An Expression of Concern may be used to inform readers about serious allegations likely to affect the reliability or integrity of an article. Expressions of Concern should not be viewed as ‘milder’ versions of retractions. The editorial board should consider issuing an Expression of Concern if:

  • there is inconclusive evidence scientific misconduct by the authors
  • there is evidence that the findings are unreliable, but there is no institution or entity available to properly investigate the case

• there is reason to believe that an investigation into alleged misconduct either has not been, or would not be, fair and impartial or conclusive • an investigation is underway but a decision thereof will not be available for a considerable time


The editorial board should consider issuing a correction if:

  • a small portion of an otherwise reliable publication is evidenced to be misleading, particularly if it appears to be an honest error such as a methodological error or a miscalculation
  • the author list is incorrect. For example, a deserving author may have been omitted or somebody who does not meet authorship criteria may have been included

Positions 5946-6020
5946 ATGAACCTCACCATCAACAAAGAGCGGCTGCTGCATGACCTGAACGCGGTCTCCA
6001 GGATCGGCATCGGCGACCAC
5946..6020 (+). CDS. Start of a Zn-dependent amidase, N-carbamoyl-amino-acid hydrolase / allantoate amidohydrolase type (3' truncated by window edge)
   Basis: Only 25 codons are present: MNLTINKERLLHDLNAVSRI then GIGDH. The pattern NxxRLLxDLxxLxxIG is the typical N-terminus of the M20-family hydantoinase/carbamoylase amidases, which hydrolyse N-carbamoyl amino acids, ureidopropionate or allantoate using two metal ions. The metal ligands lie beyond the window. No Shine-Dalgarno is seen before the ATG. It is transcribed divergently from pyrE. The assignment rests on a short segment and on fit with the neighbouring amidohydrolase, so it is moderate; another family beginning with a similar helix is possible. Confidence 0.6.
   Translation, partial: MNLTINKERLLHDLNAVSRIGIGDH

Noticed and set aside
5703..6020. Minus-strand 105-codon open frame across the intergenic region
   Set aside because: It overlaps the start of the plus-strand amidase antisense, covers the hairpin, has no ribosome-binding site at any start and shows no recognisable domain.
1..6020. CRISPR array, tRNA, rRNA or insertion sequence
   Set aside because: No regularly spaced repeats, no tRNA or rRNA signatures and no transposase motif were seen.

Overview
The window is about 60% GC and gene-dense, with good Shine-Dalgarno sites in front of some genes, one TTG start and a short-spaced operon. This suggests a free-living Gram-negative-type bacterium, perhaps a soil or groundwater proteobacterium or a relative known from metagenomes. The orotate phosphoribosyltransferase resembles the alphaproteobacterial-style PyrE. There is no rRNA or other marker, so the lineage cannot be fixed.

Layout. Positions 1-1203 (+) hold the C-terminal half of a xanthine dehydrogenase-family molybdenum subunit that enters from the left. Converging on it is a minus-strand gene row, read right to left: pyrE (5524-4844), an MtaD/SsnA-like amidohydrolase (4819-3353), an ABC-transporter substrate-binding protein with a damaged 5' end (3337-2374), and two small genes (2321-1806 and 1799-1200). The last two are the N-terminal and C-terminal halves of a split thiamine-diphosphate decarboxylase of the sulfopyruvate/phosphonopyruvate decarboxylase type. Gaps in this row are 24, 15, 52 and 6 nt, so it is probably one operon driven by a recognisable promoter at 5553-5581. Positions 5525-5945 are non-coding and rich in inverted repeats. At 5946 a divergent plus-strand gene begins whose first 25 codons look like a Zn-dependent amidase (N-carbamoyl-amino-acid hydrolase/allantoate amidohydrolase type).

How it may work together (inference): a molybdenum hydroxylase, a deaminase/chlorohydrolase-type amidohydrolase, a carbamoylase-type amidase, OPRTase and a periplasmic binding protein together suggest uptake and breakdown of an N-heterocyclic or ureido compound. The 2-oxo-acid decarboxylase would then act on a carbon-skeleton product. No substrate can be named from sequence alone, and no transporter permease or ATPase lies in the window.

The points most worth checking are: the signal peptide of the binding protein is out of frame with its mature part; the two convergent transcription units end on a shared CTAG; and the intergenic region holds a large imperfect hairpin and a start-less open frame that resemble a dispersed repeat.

The editorial board should consider retracting a publication if:

  • there is clear evidence that the findings are unreliable, either as a result of honest error or scientific misconduct such as data fabrication
  • the findings have previously been published elsewhere without proper permission or justification for publication in WikiJournal of Medicine as well
  • it contains plagiarism
  • it reports unethical research

Retractions are not usually appropriate in cases where the authorship needs to be changed but there is no reason to doubt the validity of the findings.

Retraction statements should include the reasons for the retraction and should distinguish between cases of misconduct and honest error to encourage researchers to report errors when they occur and ensure no stigma is attached to this.

Further reading: COPE Retraction guidelines

Duties of the associate editors[edit]

The full names and affiliations of the Associate editors should be displayed online.

In case of suspected scientific misconduct, associate editors should inform the editor-in-chief or an editorial board member. Unless advised otherwise by the editorial board, the next step for the editor is to seek a response from those suspected of misconduct. If they are not satisfied with the response, they should ask the relevant employers or institution to investigate. When available, it is generally the responsibility of the relevant employers or institution to investigate those suspected of misconduct, and to potentially discipline them and take measures to prevent further misconduct.